Multiple virus lineages sharing recent common ancestry were associated with a large rift valley fever outbreak among livestock in Kenya during 2006-2007

Brian H. Bird, Jane W K Githinji, Joseph M. Macharia, Jacqueline L. Kasiiti, Rees M. Muriithi, Stephen G. Gacheru, Joseph O. Musaa, Jonathan S. Towner, Serena A. Reeder, Jennifer B. Oliver, Thomas L. Stevens, Bobbie R. Erickson, Laura T. Morgan, Marina L. Khristova, Amy L. Hartman, James A. Comer, Pierre E. Rollin, Thomas Ksiazek, Stuart T. Nichol

Research output: Contribution to journalArticle

88 Citations (Scopus)

Abstract

Rift Valley fever (RVF) virus historically has caused widespread and extensive outbreaks of severe human and livestock disease throughout Africa, Madagascar, and the Arabian Peninsula. Following unusually heavy rainfall during the late autumn of 2006, reports of human and animal illness consistent with RVF virus infection emerged across semiarid regions of the Garissa District of northeastern Kenya and southern Somalia. Following initial RVF virus laboratory confirmation, a high-throughput RVF diagnostic facility was established at the Kenyan Central Veterinary Laboratories in Kabete, Kenya, to support the real-time identification of infected livestock and to facilitate outbreak response and control activities. A total of 3,250 specimens from a variety of animal species, including domesticated livestock (cattle, sheep, goats, and camels) and wildlife collected from a total of 55 of 71 Kenyan administrative districts, were tested by molecular and serologic assays. Evidence of RVF infection was found in 9.2% of animals tested and across 23 districts of Kenya, reflecting the large number of affected livestock and the geographic extent of the outbreak. The complete S, M, and/or L genome segment sequence was obtained from a total of 31 RVF virus specimens spanning the entire known outbreak period (December-May) and geographic areas affected by RVF virus activity. Extensive genomic analyses demonstrated the concurrent circulation of multiple virus lineages, gene segment reassortment, and the common ancestry of the 2006/2007 outbreak viruses with those from the 1997-1998 east African RVF outbreak. Evidence of recent increases in genomic diversity and effective population size 2 to 4 years prior to the 2006-2007 outbreak also was found, indicating ongoing RVF virus activity and evolution during the interepizootic/epidemic period. These findings have implications for further studies of basic RVF virus ecology and the design of future surveillance/diagnostic activities, and they highlight the critical need for safe and effective vaccines and antiviral compounds to combat this significant veterinary and public health threat.

Original languageEnglish (US)
Pages (from-to)11152-11166
Number of pages15
JournalJournal of Virology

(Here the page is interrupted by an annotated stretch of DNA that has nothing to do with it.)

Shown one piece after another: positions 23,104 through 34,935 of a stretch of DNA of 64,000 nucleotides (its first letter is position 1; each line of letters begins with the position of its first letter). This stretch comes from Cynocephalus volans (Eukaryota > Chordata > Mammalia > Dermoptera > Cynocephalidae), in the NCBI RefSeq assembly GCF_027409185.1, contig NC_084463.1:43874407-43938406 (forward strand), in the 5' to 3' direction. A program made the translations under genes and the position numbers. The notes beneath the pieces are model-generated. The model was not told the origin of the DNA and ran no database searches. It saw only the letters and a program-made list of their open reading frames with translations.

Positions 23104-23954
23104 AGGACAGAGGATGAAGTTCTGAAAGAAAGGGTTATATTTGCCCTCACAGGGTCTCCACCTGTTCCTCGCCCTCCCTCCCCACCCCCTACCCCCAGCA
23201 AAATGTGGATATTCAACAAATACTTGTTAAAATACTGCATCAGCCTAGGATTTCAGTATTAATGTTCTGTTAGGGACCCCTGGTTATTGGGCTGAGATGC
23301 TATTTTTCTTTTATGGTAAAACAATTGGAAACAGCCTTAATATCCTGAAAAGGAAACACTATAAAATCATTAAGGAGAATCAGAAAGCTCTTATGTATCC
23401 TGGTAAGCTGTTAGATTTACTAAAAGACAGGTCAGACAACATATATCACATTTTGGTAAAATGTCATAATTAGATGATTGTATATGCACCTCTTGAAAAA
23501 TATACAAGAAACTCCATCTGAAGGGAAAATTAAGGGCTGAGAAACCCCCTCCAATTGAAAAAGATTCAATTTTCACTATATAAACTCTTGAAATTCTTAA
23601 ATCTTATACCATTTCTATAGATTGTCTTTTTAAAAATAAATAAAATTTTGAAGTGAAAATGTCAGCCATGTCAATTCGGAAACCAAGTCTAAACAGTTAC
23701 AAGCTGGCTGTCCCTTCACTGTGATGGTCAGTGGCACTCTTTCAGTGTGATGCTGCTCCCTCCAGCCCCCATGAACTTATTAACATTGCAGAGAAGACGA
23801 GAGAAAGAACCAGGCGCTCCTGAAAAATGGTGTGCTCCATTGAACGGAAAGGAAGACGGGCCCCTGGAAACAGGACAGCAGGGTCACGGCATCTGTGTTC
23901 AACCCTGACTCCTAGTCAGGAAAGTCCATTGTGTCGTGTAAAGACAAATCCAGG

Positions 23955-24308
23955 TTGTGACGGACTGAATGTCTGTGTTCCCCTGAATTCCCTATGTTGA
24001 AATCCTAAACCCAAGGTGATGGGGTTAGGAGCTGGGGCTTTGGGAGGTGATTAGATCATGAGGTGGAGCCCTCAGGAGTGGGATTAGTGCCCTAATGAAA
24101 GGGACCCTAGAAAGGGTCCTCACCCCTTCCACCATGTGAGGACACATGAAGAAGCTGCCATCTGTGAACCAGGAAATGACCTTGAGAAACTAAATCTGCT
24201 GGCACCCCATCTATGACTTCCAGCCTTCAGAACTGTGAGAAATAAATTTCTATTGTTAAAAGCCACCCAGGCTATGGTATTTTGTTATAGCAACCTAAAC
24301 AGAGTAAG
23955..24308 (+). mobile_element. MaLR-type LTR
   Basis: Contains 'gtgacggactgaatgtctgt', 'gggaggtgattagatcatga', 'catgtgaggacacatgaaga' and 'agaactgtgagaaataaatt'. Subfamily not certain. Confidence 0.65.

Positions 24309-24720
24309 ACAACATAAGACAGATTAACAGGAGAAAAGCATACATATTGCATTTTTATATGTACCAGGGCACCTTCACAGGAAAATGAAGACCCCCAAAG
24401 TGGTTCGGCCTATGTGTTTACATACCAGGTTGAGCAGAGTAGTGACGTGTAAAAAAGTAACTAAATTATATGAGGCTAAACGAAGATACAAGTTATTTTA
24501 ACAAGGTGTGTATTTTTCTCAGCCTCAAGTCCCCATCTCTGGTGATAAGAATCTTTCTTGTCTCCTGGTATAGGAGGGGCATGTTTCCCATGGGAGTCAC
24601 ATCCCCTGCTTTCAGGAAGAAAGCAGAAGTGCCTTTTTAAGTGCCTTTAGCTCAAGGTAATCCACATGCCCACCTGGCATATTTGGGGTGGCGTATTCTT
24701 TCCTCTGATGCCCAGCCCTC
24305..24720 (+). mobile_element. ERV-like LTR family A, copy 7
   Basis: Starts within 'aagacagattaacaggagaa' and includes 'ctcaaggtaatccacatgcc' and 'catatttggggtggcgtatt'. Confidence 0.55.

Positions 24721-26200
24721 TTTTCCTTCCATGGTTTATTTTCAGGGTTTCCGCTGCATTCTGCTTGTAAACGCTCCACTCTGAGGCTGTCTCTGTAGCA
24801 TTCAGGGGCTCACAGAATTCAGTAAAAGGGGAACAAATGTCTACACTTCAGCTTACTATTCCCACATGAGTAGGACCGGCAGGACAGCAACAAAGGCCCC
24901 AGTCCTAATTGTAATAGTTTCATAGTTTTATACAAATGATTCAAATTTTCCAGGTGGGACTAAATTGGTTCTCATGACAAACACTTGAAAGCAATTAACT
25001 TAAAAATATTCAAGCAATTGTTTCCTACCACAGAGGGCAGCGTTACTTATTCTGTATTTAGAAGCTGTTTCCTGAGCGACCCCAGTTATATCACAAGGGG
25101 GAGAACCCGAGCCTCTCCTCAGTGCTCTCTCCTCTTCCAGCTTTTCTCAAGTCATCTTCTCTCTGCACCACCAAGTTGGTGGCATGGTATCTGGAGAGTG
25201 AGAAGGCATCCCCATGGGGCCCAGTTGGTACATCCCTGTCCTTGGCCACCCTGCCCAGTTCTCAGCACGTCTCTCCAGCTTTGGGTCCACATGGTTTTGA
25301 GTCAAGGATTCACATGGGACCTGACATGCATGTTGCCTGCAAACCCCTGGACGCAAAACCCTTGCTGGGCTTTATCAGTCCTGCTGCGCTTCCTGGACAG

Volume82
Issue number22
DOIs
StatePublished - Nov 2008
Externally publishedYes

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Rift Valley Fever
Rift Valley fever virus
Rift Valley fever
Kenya
Livestock
Disease Outbreaks
ancestry
livestock
Viruses
viruses
Somalia
Madagascar
genomics
livestock diseases
Camelus
animals
Virus Diseases
camels
Population Density
Ecology

ASJC Scopus subject areas

  • Immunology
  • Virology

Cite this

Bird, B. H., Githinji, J. W. K., Macharia, J. M., Kasiiti, J. L., Muriithi, R. M., Gacheru, S. G., ... Nichol, S. T. (2008). Multiple virus lineages sharing recent common ancestry were associated with a large rift valley fever outbreak among livestock in Kenya during 2006-2007. Journal of Virology, 82(22), 11152-11166. https://doi.org/10.1128/JVI.01519-08

Multiple virus lineages sharing recent common ancestry were associated with a large rift valley fever outbreak among livestock in Kenya during 2006-2007. / Bird, Brian H.; Githinji, Jane W K; Macharia, Joseph M.; Kasiiti, Jacqueline L.; Muriithi, Rees M.; Gacheru, Stephen G.; Musaa, Joseph O.; Towner, Jonathan S.; Reeder, Serena A.; Oliver, Jennifer B.; Stevens, Thomas L.; Erickson, Bobbie R.; Morgan, Laura T.; Khristova, Marina L.; Hartman, Amy L.; Comer, James A.; Rollin, Pierre E.; Ksiazek, Thomas; Nichol, Stuart T.

In: Journal of Virology, Vol. 82, No. 22, 11.2008, p. 11152-11166.

Research output: Contribution to journalArticle

Bird, BH, Githinji, JWK, Macharia, JM, Kasiiti, JL, Muriithi, RM, Gacheru, SG, Musaa, JO, Towner, JS, Reeder, SA, Oliver, JB, Stevens, TL, Erickson, BR, Morgan, LT, Khristova, ML, Hartman, AL, Comer, JA, Rollin, PE, Ksiazek, T & Nichol, ST 2008, 'Multiple virus lineages sharing recent common ancestry were associated with a large rift valley fever outbreak among livestock in Kenya during 2006-2007', Journal of Virology, vol. 82, no. 22, pp. 11152-11166. https://doi.org/10.1128/JVI.01519-08
Bird, Brian H. ; Githinji, Jane W K ; Macharia, Joseph M. ; Kasiiti, Jacqueline L. ; Muriithi, Rees M. ; Gacheru, Stephen G. ; Musaa, Joseph O. ; Towner, Jonathan S. ; Reeder, Serena A. ; Oliver, Jennifer B. ; Stevens, Thomas L. ; Erickson, Bobbie R. ; Morgan, Laura T. ; Khristova, Marina L. ; Hartman, Amy L. ; Comer, James A. ; Rollin, Pierre E. ; Ksiazek, Thomas ; Nichol, Stuart T. / Multiple virus lineages sharing recent common ancestry were associated with a large rift valley fever outbreak among livestock in Kenya during 2006-2007. In: Journal of Virology. 2008 ; Vol. 82, No. 22. pp. 11152-11166.
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